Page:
So far, the biggest perceived effect of the most important data-privacy law ever has been a sharp increase in emails from social networks and web services alerting me that those endless contractual walls of text you thoughtlessly click OKAY on — privacy policies, data policies, and/or terms of service — will change, most of them conspicuously on the same date, May 25, 2018. Almost none of them mention what, exactly, has led to this mass update: the European Union’s General Data Protection Regulation, or GDPR.
GDPR becomes law, as keen deductive minds might gather, on May 25, two years after it was adopted by the European Parliament and just a few months after Facebook’s Cambridge Analytica scandal turned data privacy into a top issue for every ambitious politician and excitable journalist in the U.S. and Europe. Its expansive scope will force corporations to change the way they do business; if it works well, it will likely serve as a model for much-needed privacy legislation in the U.S. And even if Congress fails to follow Europe’s lead, the law could potentially shift the balance of power online. Somewhere inside the emails that I and millions of others have reflexively ignored is the beginning of a process that will transform the face of the internet.
What does the GDPR do? First, it creates a set of legal responsibilities for data-gathering and data-processing companies, and second, it creates rights around personal data. Those rights protect anyone geographically within the E.U. or anyone outside it whose data is being harvested or processed by any company established in the E.U. The GDPR effectively turns the global nature of the internet to its advantage: There are not many internet companies that have no offices or employees or users somewhere in Europe.
Maybe the most important of tech companies’ new responsibilities is the GDPR’s insistence that data harvesters obtain “specific, informed and unambiguous” consent from users. That is, websites and apps now need to make it very clear that they want to harvest your data and why — e.g., “so we can target ads more efficiently” or “to sell it to third parties” — and they need to make it easy for users to say no: So-called dark patterns that passively compel consent, like pre-checked boxes, are explicitly banned. The GDPR also mandates that protecting users’ data be a fundamental concern in the design of any new products and that those products must be subject to privacy testing even in early stages.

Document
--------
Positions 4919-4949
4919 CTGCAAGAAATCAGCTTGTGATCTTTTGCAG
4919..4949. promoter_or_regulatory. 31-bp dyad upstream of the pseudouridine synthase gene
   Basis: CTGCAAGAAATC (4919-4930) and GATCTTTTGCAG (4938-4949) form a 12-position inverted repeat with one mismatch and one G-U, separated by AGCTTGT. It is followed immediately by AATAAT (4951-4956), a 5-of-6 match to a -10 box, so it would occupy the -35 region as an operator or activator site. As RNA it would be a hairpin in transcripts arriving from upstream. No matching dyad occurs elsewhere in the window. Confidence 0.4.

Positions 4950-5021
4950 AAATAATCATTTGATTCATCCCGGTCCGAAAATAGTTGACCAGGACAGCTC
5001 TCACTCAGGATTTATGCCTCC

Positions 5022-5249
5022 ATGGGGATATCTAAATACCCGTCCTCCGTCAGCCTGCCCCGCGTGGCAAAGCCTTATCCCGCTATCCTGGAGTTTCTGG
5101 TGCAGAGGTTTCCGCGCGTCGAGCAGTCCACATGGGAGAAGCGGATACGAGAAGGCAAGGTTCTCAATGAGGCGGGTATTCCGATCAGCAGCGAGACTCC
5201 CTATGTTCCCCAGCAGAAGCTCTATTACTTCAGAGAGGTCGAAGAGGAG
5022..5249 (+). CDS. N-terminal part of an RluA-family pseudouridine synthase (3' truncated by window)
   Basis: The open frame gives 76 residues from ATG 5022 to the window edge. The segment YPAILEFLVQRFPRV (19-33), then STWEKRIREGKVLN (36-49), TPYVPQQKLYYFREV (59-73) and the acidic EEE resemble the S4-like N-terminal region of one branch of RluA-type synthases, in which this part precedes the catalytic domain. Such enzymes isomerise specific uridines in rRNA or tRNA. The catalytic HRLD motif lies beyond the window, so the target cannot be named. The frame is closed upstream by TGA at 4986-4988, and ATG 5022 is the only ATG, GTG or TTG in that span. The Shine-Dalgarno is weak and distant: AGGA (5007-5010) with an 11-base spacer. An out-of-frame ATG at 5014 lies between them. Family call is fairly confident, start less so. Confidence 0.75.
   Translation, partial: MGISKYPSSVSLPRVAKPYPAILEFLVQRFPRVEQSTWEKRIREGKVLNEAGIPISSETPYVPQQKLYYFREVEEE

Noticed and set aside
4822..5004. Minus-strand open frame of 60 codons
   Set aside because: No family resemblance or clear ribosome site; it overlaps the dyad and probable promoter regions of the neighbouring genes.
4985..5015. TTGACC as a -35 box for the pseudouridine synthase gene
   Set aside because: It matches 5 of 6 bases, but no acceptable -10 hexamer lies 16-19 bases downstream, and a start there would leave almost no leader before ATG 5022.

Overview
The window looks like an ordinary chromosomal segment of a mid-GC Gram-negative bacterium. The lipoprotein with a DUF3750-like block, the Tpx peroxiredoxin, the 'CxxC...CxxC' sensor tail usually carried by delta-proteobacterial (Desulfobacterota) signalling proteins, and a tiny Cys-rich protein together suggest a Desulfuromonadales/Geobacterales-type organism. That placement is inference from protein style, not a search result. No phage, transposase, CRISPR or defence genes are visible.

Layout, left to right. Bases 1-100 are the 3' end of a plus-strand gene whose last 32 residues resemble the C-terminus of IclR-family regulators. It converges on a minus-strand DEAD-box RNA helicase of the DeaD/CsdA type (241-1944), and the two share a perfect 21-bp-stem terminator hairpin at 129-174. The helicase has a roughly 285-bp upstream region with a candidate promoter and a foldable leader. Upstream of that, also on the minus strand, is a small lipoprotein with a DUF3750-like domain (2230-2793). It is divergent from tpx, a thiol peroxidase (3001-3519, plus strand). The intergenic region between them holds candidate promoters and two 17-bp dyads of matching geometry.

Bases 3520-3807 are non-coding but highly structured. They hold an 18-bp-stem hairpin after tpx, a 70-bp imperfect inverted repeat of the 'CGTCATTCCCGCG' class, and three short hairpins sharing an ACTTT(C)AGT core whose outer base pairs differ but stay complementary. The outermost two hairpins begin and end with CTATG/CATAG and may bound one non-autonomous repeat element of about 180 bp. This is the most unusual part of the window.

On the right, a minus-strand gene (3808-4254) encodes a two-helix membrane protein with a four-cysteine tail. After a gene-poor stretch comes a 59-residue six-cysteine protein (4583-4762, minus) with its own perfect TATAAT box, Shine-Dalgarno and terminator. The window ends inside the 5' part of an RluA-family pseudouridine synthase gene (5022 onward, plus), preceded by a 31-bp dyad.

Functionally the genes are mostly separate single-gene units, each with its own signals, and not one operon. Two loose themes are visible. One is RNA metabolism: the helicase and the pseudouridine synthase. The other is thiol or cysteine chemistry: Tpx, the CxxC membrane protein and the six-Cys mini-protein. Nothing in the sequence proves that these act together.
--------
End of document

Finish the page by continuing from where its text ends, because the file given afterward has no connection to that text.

Some of the rights users are guaranteed are simply the inverse of these responsibilities; for example, users have a right to be clearly and intelligibly informed when their data is being collected. Others, like the right to a copy of your data, are designed to give users more control over their digital selves. Some of the rights could have a profound impact, like the “right to erasure,” which gives users the power to demand collected data be deleted from companies’ systems, and a family of rights related to “automated individual decision-making” that protect users from the vagaries of algorithmic decisions. If, say, a GDPR-protected user applies for a bank loan online and is denied based on the automated, data-based calculations of the bank’s system, he or she has the right to contest that decision, to demand human intervention, and, most important, to insist on regular audits of those algorithms. (It’s significant that the bank is also obligated to make the applicant aware of those rights.)
This all seems fairly sensible and in the public interest, which means of course that many of the companies that have built hidden empires quietly slurping up, packaging, manipulating, and trading user data hate it. Facebook is already pushing the boundaries of what’s acceptable: Its new terms-of-service dialogue features a big button that says I ACCEPT. What if you don’t accept? Well, if you squint you can see a tiny little link that says SEE YOUR OPTIONS — a clear violation of the spirit, if not the letter, of GDPR’s anti-dark-patterns clause.